The jig 55 includes wooden plate 58. The plate will have a series of guide dowels 60 attached thereto. Along the joint 20-c a guide dowel 60 will be placed adjacent to the bar 34. Another guide dowel 60 will be placed along the joint 20-c about halfway between fitting 24 and 22. Guide dowel 60 will be placed upon the board 58 spaced adjacent but toward the end fitting 22 from the dowels beneath the joint 20-m. Likewise dowel 60 will be placed adjacent to the dowels under joints 20-b but also spaced toward the end fitting 22.
Referring to the FIG. 6, although the dowels 60 are not shown it will be understood that there is a dowel underneath each of the guides 30 in the position that the guides are shown in FIG. 6.
With the rods 20 clamped to the jig 54 each of the guides 30 will be spaced from their corresponding dowels 60 toward the pin fittings 22. At that time and with the guides positioned in such a manner, thick viscous adhesive will be brushed or wiped upon each of the joints 20 over the each of the dowels 60 or if not directly over the dowels 60 between the dowels 60 and the guide 30. The guides are then moved toward the box ends 24 in rotational manner. As the guides are moved over the adhesive the adhesive will be distributed around the rod and will fill the annular space that exists between the shoulder taper 49 and flare 50 and the rod 20. The shoulder 46 will scrape all but a thin film of no more than 0.0025 inches thick between the cylindrical section 44 and the joint 20. However, the annular space, being that space between the shoulder taper 49 and the flare 50, will be filled with adhesive. Guides are advanced until they are over their respective dowels 60 and then they are lowered on them with the dowel 60 fitting within one of the flutes 32 of each of the guides.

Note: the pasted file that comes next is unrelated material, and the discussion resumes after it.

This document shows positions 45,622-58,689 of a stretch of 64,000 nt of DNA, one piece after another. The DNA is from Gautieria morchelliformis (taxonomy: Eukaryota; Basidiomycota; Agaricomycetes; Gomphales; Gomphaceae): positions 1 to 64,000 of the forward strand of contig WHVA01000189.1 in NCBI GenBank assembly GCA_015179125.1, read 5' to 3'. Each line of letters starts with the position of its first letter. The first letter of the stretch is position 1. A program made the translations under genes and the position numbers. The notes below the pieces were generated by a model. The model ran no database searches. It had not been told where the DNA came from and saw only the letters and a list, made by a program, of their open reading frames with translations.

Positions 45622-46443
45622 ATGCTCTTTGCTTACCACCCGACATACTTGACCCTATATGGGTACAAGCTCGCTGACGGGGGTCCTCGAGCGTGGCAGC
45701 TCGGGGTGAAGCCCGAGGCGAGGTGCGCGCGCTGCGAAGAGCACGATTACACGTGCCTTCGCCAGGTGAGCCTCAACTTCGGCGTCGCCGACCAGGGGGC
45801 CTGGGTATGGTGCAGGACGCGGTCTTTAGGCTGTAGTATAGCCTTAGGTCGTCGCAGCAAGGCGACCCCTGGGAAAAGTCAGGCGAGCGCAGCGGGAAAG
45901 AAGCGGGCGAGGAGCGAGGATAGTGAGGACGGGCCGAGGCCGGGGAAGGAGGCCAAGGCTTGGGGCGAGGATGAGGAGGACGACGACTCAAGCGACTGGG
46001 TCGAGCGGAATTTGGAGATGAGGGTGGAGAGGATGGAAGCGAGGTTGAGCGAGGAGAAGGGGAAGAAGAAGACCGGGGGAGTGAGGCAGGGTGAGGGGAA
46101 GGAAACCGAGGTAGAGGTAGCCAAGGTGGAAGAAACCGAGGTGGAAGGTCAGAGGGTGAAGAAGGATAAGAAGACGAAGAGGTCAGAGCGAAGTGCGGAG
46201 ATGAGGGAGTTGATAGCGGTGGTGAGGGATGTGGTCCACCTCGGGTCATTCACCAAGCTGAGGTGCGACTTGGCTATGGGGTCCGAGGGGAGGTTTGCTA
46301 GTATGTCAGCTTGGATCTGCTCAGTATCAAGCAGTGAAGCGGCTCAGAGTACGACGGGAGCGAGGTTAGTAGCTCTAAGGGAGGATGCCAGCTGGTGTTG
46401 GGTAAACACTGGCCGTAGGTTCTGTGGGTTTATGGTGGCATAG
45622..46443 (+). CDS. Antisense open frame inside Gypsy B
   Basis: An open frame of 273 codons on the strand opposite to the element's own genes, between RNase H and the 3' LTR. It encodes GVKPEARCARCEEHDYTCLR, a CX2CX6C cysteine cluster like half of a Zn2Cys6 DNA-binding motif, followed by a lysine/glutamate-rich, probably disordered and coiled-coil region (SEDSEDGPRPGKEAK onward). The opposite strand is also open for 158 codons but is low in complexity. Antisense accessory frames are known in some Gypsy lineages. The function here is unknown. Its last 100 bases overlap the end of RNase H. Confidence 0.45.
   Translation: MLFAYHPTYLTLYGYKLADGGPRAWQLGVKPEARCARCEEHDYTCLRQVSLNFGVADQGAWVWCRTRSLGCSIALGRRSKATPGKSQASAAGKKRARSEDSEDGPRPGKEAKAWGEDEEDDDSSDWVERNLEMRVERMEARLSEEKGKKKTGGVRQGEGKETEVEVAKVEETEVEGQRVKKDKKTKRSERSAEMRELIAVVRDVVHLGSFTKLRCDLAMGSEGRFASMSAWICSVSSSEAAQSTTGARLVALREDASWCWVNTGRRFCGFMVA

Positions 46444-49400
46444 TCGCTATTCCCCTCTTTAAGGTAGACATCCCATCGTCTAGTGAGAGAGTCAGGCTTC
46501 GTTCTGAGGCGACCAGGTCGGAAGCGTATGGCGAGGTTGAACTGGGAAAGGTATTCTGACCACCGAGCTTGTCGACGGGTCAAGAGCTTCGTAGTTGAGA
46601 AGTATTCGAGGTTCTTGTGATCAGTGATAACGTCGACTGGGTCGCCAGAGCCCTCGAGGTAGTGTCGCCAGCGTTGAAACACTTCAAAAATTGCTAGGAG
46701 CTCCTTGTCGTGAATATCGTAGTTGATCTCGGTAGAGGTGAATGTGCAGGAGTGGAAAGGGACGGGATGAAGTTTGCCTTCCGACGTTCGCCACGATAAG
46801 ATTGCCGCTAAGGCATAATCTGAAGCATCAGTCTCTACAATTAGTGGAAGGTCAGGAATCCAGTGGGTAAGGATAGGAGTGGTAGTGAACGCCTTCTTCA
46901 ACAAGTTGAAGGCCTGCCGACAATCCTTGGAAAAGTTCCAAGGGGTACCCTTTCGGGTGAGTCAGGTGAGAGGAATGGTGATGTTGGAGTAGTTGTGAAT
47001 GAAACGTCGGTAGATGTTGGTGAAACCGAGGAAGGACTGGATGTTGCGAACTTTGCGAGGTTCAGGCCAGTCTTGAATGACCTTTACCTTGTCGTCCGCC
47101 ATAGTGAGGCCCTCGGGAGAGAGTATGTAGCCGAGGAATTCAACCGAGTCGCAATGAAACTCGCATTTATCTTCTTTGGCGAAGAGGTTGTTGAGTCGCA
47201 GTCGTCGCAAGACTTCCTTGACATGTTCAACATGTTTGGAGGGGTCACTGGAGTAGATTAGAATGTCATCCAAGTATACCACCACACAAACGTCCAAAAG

Analysis of the procedure described will show that the guides 30 upon each rod 20 will be rotationally aligned. I.e. the flutes 32 will be aligned. Also it will be seen that after the adhesive is set the guide 30 will be upon the different rods 20 in the position as seen in FIG. 3 and FIG. 4. I.e. the guides may be assembled into the bundle and strapped by strap 27 securely within the bundle and that the guides upon rods 20-m will not interfere with the guides on 20-b, nor with the guides upon 20-c. Also it may be seen that on the set of guides adjacent to the box end 24 are of the same orientation as the guides at about the middle position of each of the rod joints 20. Therefore a compact bundle of joints of sucker rod 20 may be bundled together for transportation from the place of assembly to the place where they will be used.